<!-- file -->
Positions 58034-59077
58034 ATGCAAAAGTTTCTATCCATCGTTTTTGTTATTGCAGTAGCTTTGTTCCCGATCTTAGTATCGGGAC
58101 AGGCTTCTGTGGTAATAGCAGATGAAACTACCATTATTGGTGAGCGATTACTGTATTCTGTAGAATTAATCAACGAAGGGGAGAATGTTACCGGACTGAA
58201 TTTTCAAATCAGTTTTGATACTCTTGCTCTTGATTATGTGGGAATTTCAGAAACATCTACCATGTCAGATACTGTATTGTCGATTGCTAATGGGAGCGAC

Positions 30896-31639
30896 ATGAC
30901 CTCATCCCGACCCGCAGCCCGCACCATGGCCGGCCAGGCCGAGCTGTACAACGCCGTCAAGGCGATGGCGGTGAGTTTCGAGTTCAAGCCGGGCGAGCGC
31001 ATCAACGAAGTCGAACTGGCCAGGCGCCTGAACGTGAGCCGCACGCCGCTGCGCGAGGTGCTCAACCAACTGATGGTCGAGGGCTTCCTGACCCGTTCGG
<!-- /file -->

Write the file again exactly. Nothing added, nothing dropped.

Positions 58034-59077
58034 ATGCAAAAGTTTCTATCCATCGTTTTTGTTATTGCAGTAGCTTTGTTCCCGATCTTAGTATCGGGAC
58101 AGGCTTCTGTGGTAATAGCAGATGAAACTACCATTATTGGTGAGCGATTACTGTATTCTGTAGAATTAATCAACGAAGGGGAGAATGTTACCGGACTGAA
58201 TTTTCAAATCAGTTTTGATACTCTTGCTCTTGATTATGTGGGAATTTCAGAAACATCTACCATGTCAGATACTGTATTGTCGATTGCTAATGGGAGCGAC

Positions 30896-31639
30896 ATGAC
30901 CTCATCCCGACCCGCAGCCCGCACCATGGCCGGCCAGGCCGAGCTGTACAACGCCGTCAAGGCGATGGCGGTGAGTTTCGAGTTCAAGCCGGGCGAGCGC
31001 ATCAACGAAGTCGAACTGGCCAGGCGCCTGAACGTGAGCCGCACGCCGCTGCGCGAGGTGCTCAACCAACTGATGGTCGAGGGCTTCCTGACCCGTTCGG